Besides working with dynamic attributes in the UI or through the REST API, you can access them in the application code. It is needed if you incorporated some dynamic attributes into the system at design time. For example, let’s create the Phone dynamic attribute for the Customer entity. Don’t add any target screens - we will set up attribute display in the source code.

    In order to display the attribute on the browser screen, add the loadDynamicAttributes XML attribute to the datasource definition:

    <collectionDatasource id="customersDs"
          <![CDATA[select e from sample$Customer e]]>

    Then add a table column referring the attribute by code with the “+” prefix:

    <table id="customersTable">
          <column id="name"/>
          <column id="email"/>
          <column id="+phone" caption="Phone"/>

    The same should be done for the edit screen, with the difference that the FieldGroup field should be added instead of column. Moreover, you can use any appropriate visual component to edit the attribute value:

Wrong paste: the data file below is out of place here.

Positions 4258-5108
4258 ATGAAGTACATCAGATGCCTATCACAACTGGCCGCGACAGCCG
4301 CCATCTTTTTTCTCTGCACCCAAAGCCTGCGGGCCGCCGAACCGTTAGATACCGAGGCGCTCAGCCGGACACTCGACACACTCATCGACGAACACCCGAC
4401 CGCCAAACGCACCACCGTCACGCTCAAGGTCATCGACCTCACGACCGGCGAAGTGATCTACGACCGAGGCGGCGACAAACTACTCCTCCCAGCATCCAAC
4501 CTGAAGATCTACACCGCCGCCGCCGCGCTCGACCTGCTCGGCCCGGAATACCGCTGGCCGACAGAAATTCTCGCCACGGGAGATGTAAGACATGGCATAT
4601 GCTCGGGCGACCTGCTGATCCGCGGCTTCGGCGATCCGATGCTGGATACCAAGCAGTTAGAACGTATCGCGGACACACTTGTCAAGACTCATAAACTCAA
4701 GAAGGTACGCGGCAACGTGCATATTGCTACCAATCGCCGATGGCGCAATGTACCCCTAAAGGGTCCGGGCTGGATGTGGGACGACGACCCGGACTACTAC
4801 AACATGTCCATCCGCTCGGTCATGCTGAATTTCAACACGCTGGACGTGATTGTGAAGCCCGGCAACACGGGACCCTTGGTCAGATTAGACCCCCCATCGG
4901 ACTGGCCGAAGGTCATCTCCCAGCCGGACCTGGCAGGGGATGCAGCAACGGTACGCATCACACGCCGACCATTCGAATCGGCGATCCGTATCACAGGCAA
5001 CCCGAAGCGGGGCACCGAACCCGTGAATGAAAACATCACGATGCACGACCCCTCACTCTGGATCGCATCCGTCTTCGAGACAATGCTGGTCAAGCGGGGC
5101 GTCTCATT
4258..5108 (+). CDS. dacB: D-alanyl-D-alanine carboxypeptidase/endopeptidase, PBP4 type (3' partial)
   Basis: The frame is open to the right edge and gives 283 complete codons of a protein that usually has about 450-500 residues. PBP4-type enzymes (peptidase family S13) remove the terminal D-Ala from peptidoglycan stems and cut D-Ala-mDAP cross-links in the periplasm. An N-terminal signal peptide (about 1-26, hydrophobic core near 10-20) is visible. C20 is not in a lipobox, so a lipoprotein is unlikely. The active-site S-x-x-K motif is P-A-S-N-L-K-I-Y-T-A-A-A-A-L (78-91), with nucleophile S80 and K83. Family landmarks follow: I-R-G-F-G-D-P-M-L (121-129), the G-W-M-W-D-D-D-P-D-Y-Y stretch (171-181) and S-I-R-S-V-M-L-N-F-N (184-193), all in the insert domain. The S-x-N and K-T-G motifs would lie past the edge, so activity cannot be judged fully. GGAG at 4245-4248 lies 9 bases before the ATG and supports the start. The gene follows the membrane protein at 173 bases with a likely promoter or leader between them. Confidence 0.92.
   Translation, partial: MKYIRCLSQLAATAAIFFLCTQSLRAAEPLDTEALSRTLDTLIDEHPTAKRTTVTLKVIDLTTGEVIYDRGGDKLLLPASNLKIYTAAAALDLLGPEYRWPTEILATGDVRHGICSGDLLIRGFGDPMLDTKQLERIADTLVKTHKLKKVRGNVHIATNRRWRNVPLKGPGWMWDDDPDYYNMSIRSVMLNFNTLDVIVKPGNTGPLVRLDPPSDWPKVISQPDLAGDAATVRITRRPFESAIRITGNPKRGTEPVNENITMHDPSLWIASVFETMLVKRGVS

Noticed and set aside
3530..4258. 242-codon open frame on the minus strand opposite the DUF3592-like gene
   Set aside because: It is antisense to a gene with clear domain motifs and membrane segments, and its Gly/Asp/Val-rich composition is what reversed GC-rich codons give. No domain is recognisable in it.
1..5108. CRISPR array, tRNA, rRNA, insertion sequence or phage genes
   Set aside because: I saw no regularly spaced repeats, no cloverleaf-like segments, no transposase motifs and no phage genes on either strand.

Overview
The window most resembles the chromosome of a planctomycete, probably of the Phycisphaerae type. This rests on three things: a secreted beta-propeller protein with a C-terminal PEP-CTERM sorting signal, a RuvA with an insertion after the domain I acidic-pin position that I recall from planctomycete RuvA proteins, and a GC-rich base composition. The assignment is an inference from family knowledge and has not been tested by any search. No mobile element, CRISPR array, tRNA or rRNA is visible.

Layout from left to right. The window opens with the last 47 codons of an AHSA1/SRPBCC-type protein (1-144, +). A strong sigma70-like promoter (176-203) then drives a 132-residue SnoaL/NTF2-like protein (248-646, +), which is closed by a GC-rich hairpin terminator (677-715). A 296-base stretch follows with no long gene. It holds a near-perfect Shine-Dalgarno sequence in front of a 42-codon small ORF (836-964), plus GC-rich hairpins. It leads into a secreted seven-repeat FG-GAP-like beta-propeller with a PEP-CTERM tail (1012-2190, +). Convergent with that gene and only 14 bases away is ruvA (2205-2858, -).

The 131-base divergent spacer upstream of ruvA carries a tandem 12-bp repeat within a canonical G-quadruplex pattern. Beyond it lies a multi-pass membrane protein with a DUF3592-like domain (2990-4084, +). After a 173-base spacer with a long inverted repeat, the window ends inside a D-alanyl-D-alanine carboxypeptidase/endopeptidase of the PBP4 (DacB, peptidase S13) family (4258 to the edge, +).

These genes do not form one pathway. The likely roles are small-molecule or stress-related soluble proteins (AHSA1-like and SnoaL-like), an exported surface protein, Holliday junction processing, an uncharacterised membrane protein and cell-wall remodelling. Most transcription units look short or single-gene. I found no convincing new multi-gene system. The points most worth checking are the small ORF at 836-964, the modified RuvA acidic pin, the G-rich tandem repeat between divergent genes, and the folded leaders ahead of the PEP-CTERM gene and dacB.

<maskedField datasource="customerDs" property="+phone"
               mask="### ### ###" caption="Phone" />

    Although dynamic attributes can be very attractive, you should use them with caution. Keep in mind - all the attribute values are stored in a single table, and loading entities with dynamic attributes requires at least one additional select from this table. This may affect performance of your system. Also, dynamic attributes can complicate difficulties for report creation, in contradistinction to plain entities stored in separate tables which are easy to use in reporting.

    Performance Statistics

    The Performance Statistics screen enables you to watch and trace some performance-related runtime parameters of your application: request and transaction rates, parameters of the database pool, memory and CPU usage. The screen shows three value for each parameter:

    • current (last measured) value
    • average value for the time while the screen is open
    • average value for the entire server uptime.

    Thus you can quickly compare the current value, recent average and long-term average, which can help to find out a cause of possible performance issues:


    Notice that current and long-term average values are also available through the app-core.cuba:type=StatisticsCounter JMX bean and thus can be retrieved by any third-party JMX tool.